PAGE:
Robert Storck says that, for as long as he can remember, his wife Misty has been intrigued by the size and shape of the early Microbus Volkswagens and hasn’t been reluctant about sharing her opinions of the bus with him.
Volkswagen manufactured a wide variety of bus models all based on the same basic platform. As he delved into the background of the buses, Storck soon found himself acquiring an attraction to them equal to that of his wife.
Next came the search for a solid rust-free VW, which led to many disappointments, as most of the ones he saw for sale were halfway rusted away or were worn out. Eventually, Storck saw an advertisement offering for sale a 1967 Volkswagen Westfalia camper located in Bluffton, S.C.
Other than photographs of the vehicle and telephone conversations with the owner, Storck had never seen the VW nor had he listened to it run, let alone drive it.
Nevertheless, Storck gambled and bought it over the telephone in December 2014. The singular disappointment came when the driver of the truck delivering the VW to Storck’s Virginia home managed to break off the key in the ignition. That mishap was quickly repaired. Storck and his wife then gave their 1967 VW a careful once over and were pleased with what they saw.
At the time, the Volkswagen had recently undergone a thorough restoration with a two-tone color scheme of Mango Green on the bottom and beige on the top. Both front and rear bumpers and the overriders are painted white.
The bulbous chrome hubcaps and the king-sized VW initials on the nose below the two-piece windshield add a touch of sparkle to the otherwise plain bus.
Like most every other Volkswagen from that era, this one is powered by an air-cooled four-cylinder engine mounted in the rear. In order to help the struggling engine operate comfortably, a set of 10 louvers at the rear corners of each side of the vehicle draw fresh air into the engine compartment. The louvers on the right side are adjacent to the gasoline filler door.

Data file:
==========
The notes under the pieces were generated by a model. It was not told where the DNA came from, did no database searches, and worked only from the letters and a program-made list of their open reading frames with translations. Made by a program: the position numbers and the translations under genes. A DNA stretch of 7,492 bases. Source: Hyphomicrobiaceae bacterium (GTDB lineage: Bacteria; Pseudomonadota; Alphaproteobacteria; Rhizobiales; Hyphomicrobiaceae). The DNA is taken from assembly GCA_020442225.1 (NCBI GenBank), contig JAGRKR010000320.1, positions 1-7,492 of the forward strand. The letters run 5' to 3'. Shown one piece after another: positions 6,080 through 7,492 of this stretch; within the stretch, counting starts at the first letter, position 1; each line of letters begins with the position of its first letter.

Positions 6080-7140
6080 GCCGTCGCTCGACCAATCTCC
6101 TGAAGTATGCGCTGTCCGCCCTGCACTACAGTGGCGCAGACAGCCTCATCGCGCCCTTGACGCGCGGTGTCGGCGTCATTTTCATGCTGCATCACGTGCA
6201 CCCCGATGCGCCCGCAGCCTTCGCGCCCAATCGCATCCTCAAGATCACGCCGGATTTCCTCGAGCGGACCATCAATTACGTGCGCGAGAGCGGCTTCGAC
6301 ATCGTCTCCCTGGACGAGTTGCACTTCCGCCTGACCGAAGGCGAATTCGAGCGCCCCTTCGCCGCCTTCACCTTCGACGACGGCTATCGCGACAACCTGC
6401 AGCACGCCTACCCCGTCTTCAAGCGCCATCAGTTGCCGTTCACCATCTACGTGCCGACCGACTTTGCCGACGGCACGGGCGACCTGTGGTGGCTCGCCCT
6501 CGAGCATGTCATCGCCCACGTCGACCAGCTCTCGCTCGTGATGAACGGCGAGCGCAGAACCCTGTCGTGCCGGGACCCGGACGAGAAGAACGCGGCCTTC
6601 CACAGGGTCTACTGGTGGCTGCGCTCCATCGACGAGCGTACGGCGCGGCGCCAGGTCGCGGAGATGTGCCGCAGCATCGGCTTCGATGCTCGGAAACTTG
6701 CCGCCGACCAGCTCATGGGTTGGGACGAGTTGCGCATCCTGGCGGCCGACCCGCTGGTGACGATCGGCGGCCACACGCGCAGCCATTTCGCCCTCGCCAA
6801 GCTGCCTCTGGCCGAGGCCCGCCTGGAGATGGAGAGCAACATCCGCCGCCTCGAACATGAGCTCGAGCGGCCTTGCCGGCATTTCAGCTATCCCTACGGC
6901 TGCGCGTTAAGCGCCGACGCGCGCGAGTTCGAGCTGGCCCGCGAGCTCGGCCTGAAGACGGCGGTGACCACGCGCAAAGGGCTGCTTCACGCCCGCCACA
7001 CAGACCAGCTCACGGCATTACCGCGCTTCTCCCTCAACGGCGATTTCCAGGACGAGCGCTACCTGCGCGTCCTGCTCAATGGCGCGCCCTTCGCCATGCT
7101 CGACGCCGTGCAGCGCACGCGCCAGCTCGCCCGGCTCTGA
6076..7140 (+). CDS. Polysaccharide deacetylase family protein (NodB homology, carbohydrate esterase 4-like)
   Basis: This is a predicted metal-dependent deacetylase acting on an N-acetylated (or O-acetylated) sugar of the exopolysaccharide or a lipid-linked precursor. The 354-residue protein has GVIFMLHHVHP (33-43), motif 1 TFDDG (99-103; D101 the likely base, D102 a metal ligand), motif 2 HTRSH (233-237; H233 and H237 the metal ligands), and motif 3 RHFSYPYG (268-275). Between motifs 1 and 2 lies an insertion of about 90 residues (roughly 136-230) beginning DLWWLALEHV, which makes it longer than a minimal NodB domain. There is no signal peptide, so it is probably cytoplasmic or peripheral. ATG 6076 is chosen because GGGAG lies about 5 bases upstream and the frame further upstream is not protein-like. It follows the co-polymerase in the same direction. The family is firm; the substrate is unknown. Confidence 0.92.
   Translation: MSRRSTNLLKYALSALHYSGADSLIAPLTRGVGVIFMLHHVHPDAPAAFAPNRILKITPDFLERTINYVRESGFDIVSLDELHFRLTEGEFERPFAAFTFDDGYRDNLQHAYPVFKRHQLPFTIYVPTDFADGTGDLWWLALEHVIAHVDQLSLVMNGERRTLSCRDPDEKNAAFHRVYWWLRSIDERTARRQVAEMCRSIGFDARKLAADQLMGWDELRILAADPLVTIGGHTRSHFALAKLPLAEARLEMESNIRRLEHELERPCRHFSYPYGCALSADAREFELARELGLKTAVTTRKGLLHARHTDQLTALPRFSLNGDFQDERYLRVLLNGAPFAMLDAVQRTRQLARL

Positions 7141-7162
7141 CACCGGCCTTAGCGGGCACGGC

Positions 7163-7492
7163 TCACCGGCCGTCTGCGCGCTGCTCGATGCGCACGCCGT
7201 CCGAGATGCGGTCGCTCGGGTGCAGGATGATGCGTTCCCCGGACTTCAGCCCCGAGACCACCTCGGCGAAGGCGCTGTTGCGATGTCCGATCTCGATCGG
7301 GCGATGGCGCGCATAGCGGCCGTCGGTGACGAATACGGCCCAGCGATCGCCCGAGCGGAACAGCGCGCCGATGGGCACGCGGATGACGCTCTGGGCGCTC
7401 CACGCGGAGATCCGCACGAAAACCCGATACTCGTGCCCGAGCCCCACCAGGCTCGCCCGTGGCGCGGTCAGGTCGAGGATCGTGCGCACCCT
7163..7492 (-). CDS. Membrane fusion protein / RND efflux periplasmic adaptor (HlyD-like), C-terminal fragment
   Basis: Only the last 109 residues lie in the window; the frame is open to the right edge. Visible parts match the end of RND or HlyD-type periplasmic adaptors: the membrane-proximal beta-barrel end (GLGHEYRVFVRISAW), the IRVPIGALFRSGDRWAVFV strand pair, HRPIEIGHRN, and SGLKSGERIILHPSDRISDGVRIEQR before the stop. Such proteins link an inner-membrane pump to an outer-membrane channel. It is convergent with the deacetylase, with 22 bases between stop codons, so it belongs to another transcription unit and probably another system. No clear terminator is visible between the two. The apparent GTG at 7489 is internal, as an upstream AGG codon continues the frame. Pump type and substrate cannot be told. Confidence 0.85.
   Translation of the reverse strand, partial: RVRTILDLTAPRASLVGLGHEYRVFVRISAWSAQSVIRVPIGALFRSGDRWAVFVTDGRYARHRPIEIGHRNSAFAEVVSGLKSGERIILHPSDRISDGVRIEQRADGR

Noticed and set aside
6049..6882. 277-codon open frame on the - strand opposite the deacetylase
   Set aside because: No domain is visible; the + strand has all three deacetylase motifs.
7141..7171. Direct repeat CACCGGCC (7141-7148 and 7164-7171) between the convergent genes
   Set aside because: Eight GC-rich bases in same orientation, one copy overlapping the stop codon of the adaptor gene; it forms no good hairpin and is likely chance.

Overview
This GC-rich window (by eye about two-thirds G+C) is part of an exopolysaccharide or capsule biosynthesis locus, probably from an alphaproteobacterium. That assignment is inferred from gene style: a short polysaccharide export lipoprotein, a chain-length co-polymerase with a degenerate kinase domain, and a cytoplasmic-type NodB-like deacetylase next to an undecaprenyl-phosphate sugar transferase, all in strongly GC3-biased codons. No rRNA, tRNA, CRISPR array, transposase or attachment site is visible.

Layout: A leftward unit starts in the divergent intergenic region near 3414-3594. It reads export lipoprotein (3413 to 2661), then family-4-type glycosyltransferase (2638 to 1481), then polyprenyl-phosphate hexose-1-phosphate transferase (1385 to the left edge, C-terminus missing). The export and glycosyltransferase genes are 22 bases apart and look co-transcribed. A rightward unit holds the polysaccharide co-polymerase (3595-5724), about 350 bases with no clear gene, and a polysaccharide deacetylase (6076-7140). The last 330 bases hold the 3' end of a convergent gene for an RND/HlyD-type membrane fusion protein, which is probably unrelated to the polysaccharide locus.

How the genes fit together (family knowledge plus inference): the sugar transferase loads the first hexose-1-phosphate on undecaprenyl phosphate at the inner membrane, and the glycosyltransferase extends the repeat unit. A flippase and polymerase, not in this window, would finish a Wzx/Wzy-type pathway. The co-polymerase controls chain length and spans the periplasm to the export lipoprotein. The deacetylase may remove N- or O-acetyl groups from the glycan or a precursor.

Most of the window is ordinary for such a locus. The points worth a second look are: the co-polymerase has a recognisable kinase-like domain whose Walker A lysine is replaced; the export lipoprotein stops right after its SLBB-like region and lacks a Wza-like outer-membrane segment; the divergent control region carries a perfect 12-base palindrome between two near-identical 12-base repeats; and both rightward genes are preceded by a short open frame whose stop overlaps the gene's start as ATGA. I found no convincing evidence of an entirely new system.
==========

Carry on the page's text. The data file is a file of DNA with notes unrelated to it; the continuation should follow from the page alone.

Across the rear of the VW are two openings; the lower one for access to the engine while the upper one is simply a liftgate to the passenger compartment. Tail/brake light assemblies with the separate backup lights above are located on either side of the engine hood.
Of course, the primary function of the vehicle is camping. Each barn door opening on the right side not only provides ventilation but also a window and access to the outside.
On the doorless left side of the 1967 VW Westfalia are three Jalousie crank open windows to provide flow-through ventilation.
Booth style seating can accommodate at least four around the table. Every inch of space under the wood veneer ceiling inside the Volkswagen is put to use. Above the centrally located table is a pop-top portion of the roof that can be raised for ventilation in hot weather camping or for additional headroom otherwise.
The accommodations inside are very cozy, especially since the Volkswagen is a mere 14 feet, 6 inches in length between the painted bumpers, stands only a bit over 6.6 feet tall, and is 3 inches shy of 6 feet wide.
Whenever Storck climbs behind the two-spoke steering wheel of his bus and takes it out for some road therapy, he reports the car “likes it at 55.”
Now the question has arisen, is the Volkswagen hers or is it his? In the interest of family harmony the couple have decided to share their treasure.
— Vern Parker, Motor Matters
Copyright, Motor Matters, 2015
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